When called for a meeting, your average employee’s first question would be, “What’s this meeting about?” And being the host, you should outline the things that would be covered during your 30-minutes or one-hour business meeting with your team. Although there would be room for some modifications, more or less, your agenda should be ready even before sending a meeting invite.

Meeting agenda objectives plays a considerable role in the success of a meeting. If you don’t have one when you are conducting your meeting, stop scheduling one until you understand what an agenda is and what it can do for you.

What Is A Meeting Agenda?

Since “agenda” is a word thrown around loosely in meetings, it seems everyone should know what it means.

For definition purposes, an agenda is your meeting program. It is your list of activities in the order that they are to be taken up. 

Now it’s time to consider another equally important question—whether an agenda is used for its true purpose in a meeting or if it’s become a formality. 

In your company or department meetings, is an agenda something that is expected but not necessarily accurate? Or do you use an agenda for the right reasons?

What Is The Purpose Of A Meeting Agenda?

Always be guided that the purpose of an agenda is to give everyone participating an outline of what’s to happen during the session. Thus, people involved with a task can prepare for it. For instance, speakers would be aware of when they need to start and how much time they have to complete their activity.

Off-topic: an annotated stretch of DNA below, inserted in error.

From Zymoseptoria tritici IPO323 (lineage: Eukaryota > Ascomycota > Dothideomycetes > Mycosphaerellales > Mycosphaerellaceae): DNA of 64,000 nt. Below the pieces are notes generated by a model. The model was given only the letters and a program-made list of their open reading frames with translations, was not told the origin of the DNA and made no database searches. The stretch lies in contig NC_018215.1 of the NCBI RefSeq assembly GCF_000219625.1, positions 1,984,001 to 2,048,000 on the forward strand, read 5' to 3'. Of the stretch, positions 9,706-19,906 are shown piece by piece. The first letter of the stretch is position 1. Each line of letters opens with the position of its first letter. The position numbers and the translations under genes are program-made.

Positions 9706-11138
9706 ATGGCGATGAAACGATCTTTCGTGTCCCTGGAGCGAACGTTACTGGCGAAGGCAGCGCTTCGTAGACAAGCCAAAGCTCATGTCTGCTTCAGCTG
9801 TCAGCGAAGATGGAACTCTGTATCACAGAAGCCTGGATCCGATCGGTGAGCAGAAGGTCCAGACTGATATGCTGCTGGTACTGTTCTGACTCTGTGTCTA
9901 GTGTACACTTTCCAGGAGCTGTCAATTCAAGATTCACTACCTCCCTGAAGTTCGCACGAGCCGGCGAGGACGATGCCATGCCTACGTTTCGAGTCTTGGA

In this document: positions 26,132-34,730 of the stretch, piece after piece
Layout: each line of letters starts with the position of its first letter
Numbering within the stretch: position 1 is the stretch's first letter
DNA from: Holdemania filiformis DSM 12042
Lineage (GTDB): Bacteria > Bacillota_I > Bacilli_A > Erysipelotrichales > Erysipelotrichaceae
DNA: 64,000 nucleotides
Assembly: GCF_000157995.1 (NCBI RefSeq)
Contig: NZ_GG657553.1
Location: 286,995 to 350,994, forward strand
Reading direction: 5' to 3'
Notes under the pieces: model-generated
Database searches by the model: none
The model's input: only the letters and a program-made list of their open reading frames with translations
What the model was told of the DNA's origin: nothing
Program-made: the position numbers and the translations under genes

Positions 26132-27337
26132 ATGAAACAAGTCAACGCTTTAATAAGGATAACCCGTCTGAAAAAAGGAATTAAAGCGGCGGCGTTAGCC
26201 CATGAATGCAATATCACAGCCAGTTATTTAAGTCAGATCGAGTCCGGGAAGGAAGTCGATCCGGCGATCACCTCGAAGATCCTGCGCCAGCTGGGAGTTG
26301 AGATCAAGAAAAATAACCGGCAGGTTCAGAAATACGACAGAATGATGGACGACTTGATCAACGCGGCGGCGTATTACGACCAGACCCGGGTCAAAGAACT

Sharing the agenda before the meeting and abiding with it during the meeting can build everyone’s confidence that it will be a worthwhile and productive gathering.

What Are Meeting Objectives And Agenda?

There are multiple types of meetings, such as decision making, team building, collaboration, status updates, etc. Each kind of meeting is driven by an objective—what needs to be accomplished. 

Still confused and wondering, “What are the objectives of a meeting?”

Note that purpose is different from objective—while purpose seeks to explain “why,” the latter is centered around “outcome.” A few things need to be included to ensure that the meeting is productive, such as date, time, location, target attendees and set up (business, casual, etc.). 

Note that your meeting objectives should support the purpose. Usually, meeting objectives are:


For the most part, this kind of meeting is one-way information dissemination from the organization’s leaders or the meeting host.

A meeting with the goal of informing its participants would use this time to make announcements, share news, discuss changes, and update the team about any upcoming plans or projects.

At the end of this meeting, the floor is left open for everyone to ask questions, make suggestions, or get feedback.

To Come Up With Solutions

If the main agenda addresses an ongoing or probable business challenge, then the meeting’s main objective is problem-solving.

This is when participants brainstorm, do root-cause analysis, and offer several possible solutions for the problem. A meeting to develop solutions would take advantage of unique minds, skill sets, tenure, and experience to create a logical solution agreeable to everyone.

To Make Decisions

This is usually when the upper management discusses business-related decisions. Only the concerned participants are invited when the agenda is to come up with a unanimous decision.

To Resolve Internal Conflicts